A team is made up of people who are different.

There is a lot of Jewish diversity, and yes, at times we all find each other annoying, and we’re all probably right. And yes, there’s a whole huge army of aliens who keep pouring out of the other side of the universe, and there’s only like six of us. But an army is a group of people trained to be exactly alike. Individuality is discouraged (as it should be – otherwise there’d be chaos) and everyone has the same training and the same strengths. A team, on the other hand, is made up of people who are different. If we’re all the same, then all we are is a smaller army.

The Jewish People’s differences are not a disadvantage. They make us better suited to win. We don’t have to be the same, we just have to be united in cause. That’s why even though Fury did develop some weapons, in the end he decides that the best plan is Plan A -- to just have these disparate people, who can’t stop harping over their differences, put it aside and work together.

We’re all superheroes. That puts us on the same team.

“Alone they are powerful. Together, they are unstoppable.” – Nick Fury

May 13, 2012

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Visitor Comments: 6

(6) Norman Davidson, May 19, 2012 3:34 AM

A beautiful concept .

Our history is filled with "aliens" who wanted to destroy us .My question is,if we had not had these enemies seeking our destruction for thousands of years wouldwe have survived as a Nation? Terrible as this may seem I truly believe that without these mortal challenges that our people have suffered throughout the ages we would not have seen the miracle of todsy's Israel.Why? At every point in our turbulent history when the heavens looked the darkest we were able to forget our little differences and realized that by being united and with a strong belief in our G-d we would survive and flourish. Doesn't our 4000 year history prove this?

(5) Rose, May 16, 2012 3:53 PM

The Ties that Bind Must Become Stronger than the Differences that Divide

Very good message. The Jewish people do love to argue and each sub-branch feels as if it is the "right" one. (So do I, the pot calling the kettle black) But I've come to realize after years of listening to other Jewish people express themselves and reading their opinions in the papers that: 1.You can't change what someone else thinks. You can talk until you are blue in the face but by opposing them, they'll be just as stubborn as you. But try to treat others with respect and kindness. It doesn't hurt at all. 2. The concept of "50 gates of understanding the Torah" and recognizing how diverse the Jewish people have become over 2,000 years of Diaspora. Naturally some people will prefer gefilte fish and others will chose spicy Moroccan fish. That's not blasphemy. It's free will. And G-d gave us plenty of that. 3. Jewish stubbornness can be our weakness or our strength. There's a time when we need that "chutzpah" as an extra kick to get the job done (I'm betting on the IDF to take out Iran's nuclear projects) and when the chips are down, all Jews have to stick together when we stand up to our enemies. We'd stand a much better chance that way.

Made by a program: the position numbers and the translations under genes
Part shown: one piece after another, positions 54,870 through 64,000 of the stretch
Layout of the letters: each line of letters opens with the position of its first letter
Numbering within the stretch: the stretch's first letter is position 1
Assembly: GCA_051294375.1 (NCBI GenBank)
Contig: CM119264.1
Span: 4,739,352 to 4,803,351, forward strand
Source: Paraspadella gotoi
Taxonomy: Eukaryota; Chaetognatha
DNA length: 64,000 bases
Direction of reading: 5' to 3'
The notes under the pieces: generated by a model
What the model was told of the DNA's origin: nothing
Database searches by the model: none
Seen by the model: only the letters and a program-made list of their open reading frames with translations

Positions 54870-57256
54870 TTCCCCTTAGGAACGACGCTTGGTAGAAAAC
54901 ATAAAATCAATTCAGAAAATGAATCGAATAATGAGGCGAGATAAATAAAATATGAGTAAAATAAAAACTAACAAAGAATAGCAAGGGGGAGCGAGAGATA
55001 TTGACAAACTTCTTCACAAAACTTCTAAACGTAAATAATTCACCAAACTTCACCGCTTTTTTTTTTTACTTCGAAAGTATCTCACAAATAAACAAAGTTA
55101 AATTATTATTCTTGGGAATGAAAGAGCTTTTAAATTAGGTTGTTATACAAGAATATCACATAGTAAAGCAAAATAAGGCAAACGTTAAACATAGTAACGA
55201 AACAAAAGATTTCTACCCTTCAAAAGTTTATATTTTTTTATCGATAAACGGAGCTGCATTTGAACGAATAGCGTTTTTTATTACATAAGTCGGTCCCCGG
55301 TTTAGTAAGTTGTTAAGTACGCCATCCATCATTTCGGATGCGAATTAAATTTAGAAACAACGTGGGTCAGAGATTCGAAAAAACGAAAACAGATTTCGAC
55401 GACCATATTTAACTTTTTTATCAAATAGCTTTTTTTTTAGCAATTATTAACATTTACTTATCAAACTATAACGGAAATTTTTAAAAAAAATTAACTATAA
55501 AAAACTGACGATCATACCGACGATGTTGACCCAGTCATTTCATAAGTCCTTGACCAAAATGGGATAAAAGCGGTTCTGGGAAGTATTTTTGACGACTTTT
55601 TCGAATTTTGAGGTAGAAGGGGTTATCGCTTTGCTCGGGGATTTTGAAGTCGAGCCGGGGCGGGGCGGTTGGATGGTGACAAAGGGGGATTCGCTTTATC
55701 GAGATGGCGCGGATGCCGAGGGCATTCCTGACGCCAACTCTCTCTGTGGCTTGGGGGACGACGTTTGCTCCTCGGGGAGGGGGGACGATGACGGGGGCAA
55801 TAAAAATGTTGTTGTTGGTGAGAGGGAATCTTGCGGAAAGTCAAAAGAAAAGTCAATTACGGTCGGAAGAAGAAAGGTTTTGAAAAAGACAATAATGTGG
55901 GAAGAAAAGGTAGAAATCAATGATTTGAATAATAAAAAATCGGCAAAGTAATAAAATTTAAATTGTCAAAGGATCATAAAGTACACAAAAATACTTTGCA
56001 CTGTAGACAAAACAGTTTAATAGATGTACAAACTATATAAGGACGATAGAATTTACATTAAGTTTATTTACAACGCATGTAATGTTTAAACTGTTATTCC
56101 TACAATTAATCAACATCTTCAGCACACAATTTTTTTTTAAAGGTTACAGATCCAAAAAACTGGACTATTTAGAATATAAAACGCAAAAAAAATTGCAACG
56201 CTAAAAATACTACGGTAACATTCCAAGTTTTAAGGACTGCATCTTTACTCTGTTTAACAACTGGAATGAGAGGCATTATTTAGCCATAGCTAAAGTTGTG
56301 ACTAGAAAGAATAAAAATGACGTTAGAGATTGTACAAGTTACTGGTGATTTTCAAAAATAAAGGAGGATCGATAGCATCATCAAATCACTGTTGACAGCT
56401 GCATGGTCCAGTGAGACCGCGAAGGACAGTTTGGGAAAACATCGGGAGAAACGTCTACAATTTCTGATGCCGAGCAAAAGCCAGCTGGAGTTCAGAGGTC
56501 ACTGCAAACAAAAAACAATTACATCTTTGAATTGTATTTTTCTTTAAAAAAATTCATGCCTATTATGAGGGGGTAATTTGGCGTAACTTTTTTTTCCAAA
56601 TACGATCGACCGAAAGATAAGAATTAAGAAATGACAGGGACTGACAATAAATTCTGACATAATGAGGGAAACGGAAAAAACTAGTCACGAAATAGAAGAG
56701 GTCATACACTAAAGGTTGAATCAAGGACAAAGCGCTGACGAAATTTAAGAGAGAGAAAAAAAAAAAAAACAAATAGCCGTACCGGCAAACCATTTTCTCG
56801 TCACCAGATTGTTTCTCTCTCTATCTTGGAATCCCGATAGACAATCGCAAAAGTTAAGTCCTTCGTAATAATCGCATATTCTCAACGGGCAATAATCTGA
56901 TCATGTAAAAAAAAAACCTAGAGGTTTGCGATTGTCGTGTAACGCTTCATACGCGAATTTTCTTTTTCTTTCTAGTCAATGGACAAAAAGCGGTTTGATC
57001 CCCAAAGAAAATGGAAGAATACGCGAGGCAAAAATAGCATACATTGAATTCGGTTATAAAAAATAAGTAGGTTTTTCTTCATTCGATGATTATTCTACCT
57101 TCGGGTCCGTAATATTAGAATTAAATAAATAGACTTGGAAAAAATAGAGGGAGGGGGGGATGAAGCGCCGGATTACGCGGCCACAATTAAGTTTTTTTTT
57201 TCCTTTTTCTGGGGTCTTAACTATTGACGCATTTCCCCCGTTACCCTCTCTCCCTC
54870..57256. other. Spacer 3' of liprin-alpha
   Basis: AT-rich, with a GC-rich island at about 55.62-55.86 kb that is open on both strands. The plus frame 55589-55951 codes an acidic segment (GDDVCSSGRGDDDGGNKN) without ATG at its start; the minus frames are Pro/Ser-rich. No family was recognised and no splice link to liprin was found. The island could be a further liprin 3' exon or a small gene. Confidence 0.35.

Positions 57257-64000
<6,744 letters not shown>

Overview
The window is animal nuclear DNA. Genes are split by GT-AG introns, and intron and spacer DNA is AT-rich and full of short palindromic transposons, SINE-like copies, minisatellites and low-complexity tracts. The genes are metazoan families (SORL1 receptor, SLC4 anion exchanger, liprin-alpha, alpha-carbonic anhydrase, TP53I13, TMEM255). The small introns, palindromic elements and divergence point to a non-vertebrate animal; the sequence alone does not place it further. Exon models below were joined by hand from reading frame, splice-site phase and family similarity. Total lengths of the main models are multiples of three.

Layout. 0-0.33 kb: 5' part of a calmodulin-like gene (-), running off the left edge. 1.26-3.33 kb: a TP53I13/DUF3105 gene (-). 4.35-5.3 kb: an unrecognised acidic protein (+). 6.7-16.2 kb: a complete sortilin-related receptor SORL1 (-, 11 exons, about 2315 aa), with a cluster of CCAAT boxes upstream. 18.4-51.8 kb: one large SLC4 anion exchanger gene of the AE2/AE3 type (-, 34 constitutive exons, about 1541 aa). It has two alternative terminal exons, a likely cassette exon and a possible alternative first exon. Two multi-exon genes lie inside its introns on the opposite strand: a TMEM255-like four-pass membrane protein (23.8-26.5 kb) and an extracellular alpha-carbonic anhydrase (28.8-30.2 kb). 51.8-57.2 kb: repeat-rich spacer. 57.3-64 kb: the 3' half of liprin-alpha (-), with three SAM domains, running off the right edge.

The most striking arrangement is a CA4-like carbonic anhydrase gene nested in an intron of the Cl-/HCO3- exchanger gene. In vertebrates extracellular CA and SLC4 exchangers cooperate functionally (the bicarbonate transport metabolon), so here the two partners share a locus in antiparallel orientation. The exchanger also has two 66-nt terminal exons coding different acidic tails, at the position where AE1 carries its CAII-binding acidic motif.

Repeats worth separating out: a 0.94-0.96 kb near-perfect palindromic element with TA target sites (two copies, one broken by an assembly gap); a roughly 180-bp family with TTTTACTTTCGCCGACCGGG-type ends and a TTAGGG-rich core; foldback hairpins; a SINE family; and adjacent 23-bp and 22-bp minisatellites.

(4) ruth housman, May 16, 2012 11:48 AM

Post Script Lane

Hi Mark Papers, I just wanted to say one thing, and that is, how fitting you are a writer, and your name is, Papers. I say this, because I keep a Paper Trail, and I think those among us, who write about love, in our divergent ways, also are doing this, and as for me, when I hear something truly deep, that comes from the "reel world", I know it's also very much about our "real world". A long time ago, I saw the movies actually often "lead" the way, and we do imbibe, such truths, also in unconscious ways, and it seems, we're all being lead, into a new way of seeing, and it does steep, like tea, into our hearts and minds, into affirmative, actions. Thank You!

(3) ruth housman, May 16, 2012 11:45 AM

Super B

I put a B on my diary entries for this month and yes, this is Super with a B, superb. I love the metaphoric connectivity, in how you draw deeper truths, or the same ones, from this Action Hero Adventure Story, and we're all on such a heroic journey, and you GOT it, for sure. We are diverse as a peoples, we Jews, and yes, as someone commented, so are Christians, so are people of other faiths, and yet, in diversity there is a kind of strength, and it comes from the very fact we get together, argue, and converse, and you are right, about families, how families LOVE to do this together. And to get her, in this case, me, you are right on, track. We're going to do this together, namely, usher in a new world wide, way of seeing the world, and as Jews, we can also acknowledge we're part of family, and there is also a greater subset called, The Family of Man. When we put the KIND back into this family, into Mankind, we've made it. And we will dance, in the streets!

(2) Tuvia Dovid, May 15, 2012 6:53 PM

Just one little nit ...

Great piece even for someone like me who has no interest in The Avengers, but when it comes to diversity, dissension and factionalism, Judaism could hardly rank first except maybe on a per capita basis. Overall, Christianity and Buddhism make Judaism look like so much white bread -- Christianity especially. You've got Catholics, Eastern Orthodox churches, Anglicans and all the rest of the Protestants. Trying to keep track of the Anabaptists alone -- American Baptists, Southern Baptists, black Baptists, Amish, Amana, Mennonites, Hutterites, Dukhobors and Lord knows how many others -- is bewildering.